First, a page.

Landlords and letting agencies will no longer be able to charge tenants letting fees from December 12.
Parliament has passed an amendment to the Residential Tenancies Act banning the charging of letting fees to tenants.
Housing and Urban Development Minister Phil Twyford estimates tenants pay about $47 million a year in letting fees, a cost which landlords will likely now have to shoulder themselves.
Letting fees are typically around one week's rent, and are usually paid up front by tenants when they sign up for a property, along with a bond of up to four weeks rent and two week's rent in advance.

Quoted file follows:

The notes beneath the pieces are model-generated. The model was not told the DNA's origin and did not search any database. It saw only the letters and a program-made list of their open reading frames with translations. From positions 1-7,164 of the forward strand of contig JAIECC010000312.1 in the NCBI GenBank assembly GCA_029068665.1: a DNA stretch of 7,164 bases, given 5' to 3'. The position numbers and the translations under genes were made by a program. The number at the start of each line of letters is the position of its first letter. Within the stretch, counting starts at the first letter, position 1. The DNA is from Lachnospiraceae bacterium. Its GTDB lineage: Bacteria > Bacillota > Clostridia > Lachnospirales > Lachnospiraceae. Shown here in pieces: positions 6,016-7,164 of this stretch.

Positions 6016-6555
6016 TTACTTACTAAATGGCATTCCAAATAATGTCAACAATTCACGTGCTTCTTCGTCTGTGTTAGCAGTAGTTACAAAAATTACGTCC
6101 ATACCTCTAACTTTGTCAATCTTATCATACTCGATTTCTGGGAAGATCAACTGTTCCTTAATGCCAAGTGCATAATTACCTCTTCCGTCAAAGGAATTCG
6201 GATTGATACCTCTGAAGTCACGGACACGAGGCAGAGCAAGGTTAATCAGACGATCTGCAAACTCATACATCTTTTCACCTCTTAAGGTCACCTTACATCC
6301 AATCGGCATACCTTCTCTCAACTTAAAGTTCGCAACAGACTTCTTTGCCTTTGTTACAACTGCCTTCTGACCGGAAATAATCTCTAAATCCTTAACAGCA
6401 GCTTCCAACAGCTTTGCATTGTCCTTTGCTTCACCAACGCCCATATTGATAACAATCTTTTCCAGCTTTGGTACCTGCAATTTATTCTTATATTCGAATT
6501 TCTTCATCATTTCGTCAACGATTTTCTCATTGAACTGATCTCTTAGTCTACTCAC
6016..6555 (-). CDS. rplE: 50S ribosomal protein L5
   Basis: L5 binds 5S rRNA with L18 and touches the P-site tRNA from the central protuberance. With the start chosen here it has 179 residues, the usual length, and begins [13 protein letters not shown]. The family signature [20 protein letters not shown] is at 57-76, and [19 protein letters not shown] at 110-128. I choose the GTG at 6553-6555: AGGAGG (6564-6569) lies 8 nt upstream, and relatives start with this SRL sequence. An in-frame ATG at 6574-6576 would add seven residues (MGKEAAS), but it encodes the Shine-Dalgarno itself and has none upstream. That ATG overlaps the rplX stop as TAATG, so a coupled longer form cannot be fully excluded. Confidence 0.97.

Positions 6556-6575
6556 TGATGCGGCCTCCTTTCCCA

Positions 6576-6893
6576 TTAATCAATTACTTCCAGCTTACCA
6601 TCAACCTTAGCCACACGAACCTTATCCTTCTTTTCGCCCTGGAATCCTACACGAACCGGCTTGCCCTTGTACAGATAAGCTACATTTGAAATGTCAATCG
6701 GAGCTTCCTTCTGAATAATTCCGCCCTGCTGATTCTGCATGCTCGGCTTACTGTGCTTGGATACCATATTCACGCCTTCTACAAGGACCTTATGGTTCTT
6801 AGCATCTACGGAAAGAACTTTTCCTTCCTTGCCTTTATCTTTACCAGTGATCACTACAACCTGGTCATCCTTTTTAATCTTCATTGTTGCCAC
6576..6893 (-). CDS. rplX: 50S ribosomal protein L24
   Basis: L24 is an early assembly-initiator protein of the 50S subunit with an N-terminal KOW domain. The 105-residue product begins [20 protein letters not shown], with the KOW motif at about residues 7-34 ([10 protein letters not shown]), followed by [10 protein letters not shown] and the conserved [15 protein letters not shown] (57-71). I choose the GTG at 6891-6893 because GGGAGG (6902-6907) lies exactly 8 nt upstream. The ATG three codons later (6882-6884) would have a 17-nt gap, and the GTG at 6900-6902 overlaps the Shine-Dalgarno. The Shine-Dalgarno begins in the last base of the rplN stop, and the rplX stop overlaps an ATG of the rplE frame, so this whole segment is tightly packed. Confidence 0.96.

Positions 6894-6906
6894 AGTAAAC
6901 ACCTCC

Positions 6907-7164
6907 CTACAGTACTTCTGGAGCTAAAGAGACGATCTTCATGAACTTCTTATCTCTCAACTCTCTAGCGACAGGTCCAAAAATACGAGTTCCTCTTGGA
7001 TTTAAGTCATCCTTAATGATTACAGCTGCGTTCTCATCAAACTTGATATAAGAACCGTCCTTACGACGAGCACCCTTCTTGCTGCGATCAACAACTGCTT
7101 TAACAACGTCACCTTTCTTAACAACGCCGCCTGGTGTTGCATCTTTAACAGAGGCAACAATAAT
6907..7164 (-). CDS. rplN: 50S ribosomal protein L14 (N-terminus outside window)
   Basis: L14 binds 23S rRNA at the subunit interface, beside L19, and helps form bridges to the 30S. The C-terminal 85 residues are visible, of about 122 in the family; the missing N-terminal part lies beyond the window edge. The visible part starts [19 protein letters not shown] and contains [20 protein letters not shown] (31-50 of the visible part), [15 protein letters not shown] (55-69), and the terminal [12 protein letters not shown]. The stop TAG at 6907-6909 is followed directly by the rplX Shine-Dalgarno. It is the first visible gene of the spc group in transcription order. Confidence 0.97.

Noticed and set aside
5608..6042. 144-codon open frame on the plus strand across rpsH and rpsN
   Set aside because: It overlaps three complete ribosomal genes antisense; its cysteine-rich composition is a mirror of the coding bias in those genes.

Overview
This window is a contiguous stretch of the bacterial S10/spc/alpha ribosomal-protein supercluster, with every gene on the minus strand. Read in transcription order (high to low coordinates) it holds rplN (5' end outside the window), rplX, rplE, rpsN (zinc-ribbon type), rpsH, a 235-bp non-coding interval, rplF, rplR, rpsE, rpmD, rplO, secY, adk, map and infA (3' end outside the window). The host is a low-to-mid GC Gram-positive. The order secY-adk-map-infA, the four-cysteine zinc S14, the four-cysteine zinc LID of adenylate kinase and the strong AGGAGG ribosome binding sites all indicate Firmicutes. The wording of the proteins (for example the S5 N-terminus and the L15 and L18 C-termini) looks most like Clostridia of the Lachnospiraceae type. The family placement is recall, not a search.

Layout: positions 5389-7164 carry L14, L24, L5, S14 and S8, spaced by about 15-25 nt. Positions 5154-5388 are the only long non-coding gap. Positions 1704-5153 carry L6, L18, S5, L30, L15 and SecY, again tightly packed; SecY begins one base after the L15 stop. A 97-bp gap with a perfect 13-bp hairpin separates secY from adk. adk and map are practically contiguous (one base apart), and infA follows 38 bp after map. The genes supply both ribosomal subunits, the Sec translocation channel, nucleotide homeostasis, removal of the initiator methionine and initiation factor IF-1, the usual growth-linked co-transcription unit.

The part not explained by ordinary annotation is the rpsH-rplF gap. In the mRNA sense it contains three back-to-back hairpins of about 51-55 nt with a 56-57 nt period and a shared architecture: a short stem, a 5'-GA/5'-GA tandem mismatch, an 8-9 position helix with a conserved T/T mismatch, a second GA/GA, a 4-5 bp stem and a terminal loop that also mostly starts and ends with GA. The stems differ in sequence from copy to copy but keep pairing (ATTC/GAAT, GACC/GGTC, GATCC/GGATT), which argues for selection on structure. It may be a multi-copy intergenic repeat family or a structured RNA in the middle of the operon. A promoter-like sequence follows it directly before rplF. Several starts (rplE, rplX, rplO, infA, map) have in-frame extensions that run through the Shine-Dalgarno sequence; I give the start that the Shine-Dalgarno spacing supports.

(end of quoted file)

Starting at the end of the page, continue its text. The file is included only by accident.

Along with moving expenses, that means tenants can face upfront costs of several thousand dollars to move into a rental property.
Those costs can be crippling for people on lower incomes, particularly if they have to move reasonably frequently.
"This will make a real difference to struggling families," Twyford said.
Although the change will increase landlord's costs, they will have a financial advantage not shared by most of their tenants.
The letting fee is likely to be a tax deductible expense, making the cost more bearable for them.
But that would be unlikely for most tenants, who would have to wear the full cost of the letting fee in most cases.
The change will take effect just in time for the peak new year letting season, with a tractional surge in the number of people moving homes after the Christmas break.
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